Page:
She tried not to play favorites, enjoying what each day gave her but secretly she liked the fog the best. Maybe because it was the rarest. Maybe because it softened the day. Or maybe because it obscured the fact that she was alone.
From the 24 January 99 word challenge at Carrot Ranch.
Shards of a Life
The line of soldiers walked slowly, cautiously, testing each step. The IED detonated anyway, shattering the Sergeant’s leg and leaving him mercifully unconscious.
Thousands of miles away a phone rang. The love of his life found her heart shattered by words as easily as his leg by explosives.
Months passed. Months filled with hospitals and surgeries. A leg put together with pins and rods. A person put back together with therapy and exercise. A heart held together with patience and hope. A couple linked together by the past.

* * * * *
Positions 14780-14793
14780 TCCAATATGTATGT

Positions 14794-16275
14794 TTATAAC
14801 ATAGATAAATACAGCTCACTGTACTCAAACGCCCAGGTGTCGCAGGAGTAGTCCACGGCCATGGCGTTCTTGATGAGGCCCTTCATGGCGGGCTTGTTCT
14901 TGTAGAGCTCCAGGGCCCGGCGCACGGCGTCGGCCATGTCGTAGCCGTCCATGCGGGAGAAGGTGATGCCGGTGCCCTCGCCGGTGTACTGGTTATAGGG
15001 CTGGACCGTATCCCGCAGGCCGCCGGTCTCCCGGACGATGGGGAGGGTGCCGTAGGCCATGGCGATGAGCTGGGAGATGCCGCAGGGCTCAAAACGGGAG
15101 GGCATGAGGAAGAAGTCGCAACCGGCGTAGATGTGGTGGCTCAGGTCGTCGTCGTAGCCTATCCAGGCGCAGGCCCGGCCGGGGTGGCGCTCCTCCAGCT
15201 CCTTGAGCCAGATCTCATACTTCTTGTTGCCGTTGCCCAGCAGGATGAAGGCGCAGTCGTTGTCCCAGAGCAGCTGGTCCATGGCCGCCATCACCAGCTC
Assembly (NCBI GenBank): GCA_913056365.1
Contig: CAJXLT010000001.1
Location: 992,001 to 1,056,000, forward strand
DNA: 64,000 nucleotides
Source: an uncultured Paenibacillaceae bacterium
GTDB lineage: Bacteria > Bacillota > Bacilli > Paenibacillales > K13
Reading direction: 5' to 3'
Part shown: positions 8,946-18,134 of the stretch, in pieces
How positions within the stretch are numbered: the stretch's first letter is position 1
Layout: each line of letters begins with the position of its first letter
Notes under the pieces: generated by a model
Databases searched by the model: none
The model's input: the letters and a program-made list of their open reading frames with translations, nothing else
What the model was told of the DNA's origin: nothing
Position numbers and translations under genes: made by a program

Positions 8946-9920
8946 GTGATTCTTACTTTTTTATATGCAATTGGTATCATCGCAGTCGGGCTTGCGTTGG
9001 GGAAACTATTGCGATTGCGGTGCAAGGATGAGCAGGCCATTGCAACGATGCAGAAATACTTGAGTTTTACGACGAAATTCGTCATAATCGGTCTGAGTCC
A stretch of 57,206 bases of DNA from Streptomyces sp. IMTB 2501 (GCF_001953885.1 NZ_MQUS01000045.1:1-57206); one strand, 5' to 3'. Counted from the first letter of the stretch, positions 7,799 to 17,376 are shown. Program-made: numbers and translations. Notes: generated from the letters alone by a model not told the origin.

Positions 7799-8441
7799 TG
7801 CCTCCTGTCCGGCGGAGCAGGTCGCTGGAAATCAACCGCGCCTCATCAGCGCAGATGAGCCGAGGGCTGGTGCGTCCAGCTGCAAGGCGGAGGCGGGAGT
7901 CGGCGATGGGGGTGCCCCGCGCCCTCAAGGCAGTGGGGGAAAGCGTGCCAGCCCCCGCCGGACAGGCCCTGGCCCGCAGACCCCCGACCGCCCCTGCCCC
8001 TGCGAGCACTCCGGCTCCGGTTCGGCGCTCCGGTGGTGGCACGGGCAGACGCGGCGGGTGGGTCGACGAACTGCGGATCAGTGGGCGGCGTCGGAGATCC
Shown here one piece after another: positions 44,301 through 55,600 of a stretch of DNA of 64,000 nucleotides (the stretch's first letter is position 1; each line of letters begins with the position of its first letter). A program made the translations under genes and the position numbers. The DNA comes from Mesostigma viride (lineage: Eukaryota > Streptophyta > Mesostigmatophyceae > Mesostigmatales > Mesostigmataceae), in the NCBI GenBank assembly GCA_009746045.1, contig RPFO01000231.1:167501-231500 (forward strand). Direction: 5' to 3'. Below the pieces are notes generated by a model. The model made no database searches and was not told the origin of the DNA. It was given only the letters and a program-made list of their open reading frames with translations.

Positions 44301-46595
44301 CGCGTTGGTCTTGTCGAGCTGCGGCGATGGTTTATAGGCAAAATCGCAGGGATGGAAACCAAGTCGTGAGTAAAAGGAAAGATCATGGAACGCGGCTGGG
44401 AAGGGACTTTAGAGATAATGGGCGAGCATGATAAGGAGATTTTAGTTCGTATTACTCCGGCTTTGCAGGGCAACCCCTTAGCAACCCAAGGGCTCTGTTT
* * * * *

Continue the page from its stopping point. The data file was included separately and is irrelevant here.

Their bodies may have been shattered but their love remained whole.
Last fall I started participating in Carrot Ranch’s 99 word flash fiction challenges. Not all of them but more than I realized looking back. Now on to the next step, posting them here as well. Creative Courage!
This week’s theme (17 January) is colonnades (an evenly spaced row of columns); natural, architectural or metaphorical.
She put the lawn chair all the way back and stared straight up. It felt scary, a thrill in the pit of her stomach. The trees towered so far above her, swaying at the top with the clouds holding on to keep them from veering too far. She looked at the thick trunks of the redwoods, sure the movement at the top would topple them. How did the trunks stay so straight? She wondered what would happen if a branch came crashing down. Would she be able to move away, or watch mesmerized as the clouds let it go?